From the National Jewish Medical and Research Center and the University of Colorado Health Sciences Center, Denver.
DESPITE ADVANCES in the understanding and treatment of the inflammatory processes that mediate the clinical
symptoms of asthma,1 the mortality and morbidity associated
with this disease have not appreciably declined.2 It
continues to be imperative to develop new approaches to asthma therapy.
Antileukotriene drugs are a novel form of asthma pharmacotherapy
and the first new treatment strategy for chronic asthma in 20 years. In
experimental studies, cysteinyl leukotrienes (LTC4, LTD4, and LTE4, together known formerly as
slow-reacting substance of anaphylaxis or SRS-A) were found to be
extremely potent bronchoconstrictors and to attract inflammatory cells,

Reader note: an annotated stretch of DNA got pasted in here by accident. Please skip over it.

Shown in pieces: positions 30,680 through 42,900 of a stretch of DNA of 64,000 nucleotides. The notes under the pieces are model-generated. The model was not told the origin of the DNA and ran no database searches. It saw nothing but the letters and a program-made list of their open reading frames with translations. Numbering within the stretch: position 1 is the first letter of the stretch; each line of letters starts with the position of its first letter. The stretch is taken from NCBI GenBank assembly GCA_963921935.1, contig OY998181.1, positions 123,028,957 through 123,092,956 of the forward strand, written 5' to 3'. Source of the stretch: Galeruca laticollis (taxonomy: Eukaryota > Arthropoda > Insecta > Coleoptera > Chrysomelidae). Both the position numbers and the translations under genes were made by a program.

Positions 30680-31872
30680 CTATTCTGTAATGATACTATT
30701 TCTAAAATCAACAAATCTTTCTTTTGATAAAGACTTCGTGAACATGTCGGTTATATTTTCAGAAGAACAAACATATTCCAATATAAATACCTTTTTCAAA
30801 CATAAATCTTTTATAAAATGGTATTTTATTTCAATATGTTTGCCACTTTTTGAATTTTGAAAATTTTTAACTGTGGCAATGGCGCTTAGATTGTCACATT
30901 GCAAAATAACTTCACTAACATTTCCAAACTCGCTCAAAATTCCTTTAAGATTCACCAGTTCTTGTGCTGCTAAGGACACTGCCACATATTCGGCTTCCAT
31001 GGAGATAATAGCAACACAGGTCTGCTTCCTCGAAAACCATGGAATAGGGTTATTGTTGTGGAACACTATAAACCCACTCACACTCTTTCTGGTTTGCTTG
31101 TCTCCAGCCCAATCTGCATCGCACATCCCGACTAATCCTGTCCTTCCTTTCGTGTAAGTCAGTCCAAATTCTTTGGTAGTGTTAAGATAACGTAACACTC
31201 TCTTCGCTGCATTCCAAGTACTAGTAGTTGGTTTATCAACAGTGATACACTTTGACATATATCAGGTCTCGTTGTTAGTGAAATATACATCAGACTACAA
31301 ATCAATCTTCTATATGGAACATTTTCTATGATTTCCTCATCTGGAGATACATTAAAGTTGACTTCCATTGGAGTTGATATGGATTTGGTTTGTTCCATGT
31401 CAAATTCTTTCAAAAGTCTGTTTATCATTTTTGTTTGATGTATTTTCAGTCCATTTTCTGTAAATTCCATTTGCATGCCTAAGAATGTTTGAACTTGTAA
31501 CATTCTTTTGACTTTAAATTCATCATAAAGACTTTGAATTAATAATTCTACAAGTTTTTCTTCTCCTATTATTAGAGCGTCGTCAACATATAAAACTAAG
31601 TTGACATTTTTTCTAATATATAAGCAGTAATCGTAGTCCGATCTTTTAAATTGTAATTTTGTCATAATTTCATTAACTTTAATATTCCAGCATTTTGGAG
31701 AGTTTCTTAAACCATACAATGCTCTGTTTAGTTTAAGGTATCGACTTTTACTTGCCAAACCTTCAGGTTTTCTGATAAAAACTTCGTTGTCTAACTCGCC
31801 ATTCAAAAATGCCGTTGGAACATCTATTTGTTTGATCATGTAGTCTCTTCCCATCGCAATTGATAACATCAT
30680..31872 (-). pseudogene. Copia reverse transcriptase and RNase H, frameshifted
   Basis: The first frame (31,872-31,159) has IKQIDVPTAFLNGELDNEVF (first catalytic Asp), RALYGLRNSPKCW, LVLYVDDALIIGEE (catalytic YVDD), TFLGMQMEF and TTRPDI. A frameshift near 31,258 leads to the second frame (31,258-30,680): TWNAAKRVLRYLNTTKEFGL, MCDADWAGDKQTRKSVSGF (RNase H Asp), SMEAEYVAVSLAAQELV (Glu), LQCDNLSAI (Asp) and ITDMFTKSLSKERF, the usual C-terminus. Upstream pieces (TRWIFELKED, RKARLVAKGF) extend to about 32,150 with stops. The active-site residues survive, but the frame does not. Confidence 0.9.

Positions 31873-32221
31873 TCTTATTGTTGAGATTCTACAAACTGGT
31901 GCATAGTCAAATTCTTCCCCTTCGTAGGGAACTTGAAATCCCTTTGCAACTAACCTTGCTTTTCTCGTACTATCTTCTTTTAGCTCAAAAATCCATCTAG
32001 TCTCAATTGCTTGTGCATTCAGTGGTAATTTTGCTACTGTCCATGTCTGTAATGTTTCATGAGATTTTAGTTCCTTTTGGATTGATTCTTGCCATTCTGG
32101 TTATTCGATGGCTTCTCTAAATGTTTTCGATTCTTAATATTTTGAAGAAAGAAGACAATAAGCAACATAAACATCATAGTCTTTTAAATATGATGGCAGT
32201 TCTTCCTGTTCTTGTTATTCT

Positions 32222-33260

increase mucous production, and alter vascular
permeability.3 LTB4 was found to be a potent
chemoattractant for neutrophils and eosinophils, but not to have a
bronchoconstrictive effect.3 The cysteinyl leukotrienes
were also shown to be produced by activated inflammatory cells
(eosinophils, basophils, and mast cells) known to be present in the
airways of patients with asthma,3 and were recovered in
increased amounts at baseline, after allergen challenge, and during
asthma exacerbations from bronchoalveolar lavage fluid and urine of
patients with asthma.3-5 These observations suggested that
leukotrienes could be important in the clinical symptoms and
physiologic changes of asthma, but confirmation of that concept
required the development of drugs that either blocked the synthesis of
leukotrienes from arachidonic acid (5-lipoxygenase [5-LO] inhibitors
and 5-lipoxygenase activating protein [FLAP] inhibitors) or
antagonized the activity of the cysteinyl leukotrienes at their
receptor, cysLT1 (leukotriene receptor antagonists).
Wenzel SE. Antileukotriene Drugs in the Management of Asthma. JAMA. 1998;280(24):2068–2069. doi:10.1001/jama.280.24.2068
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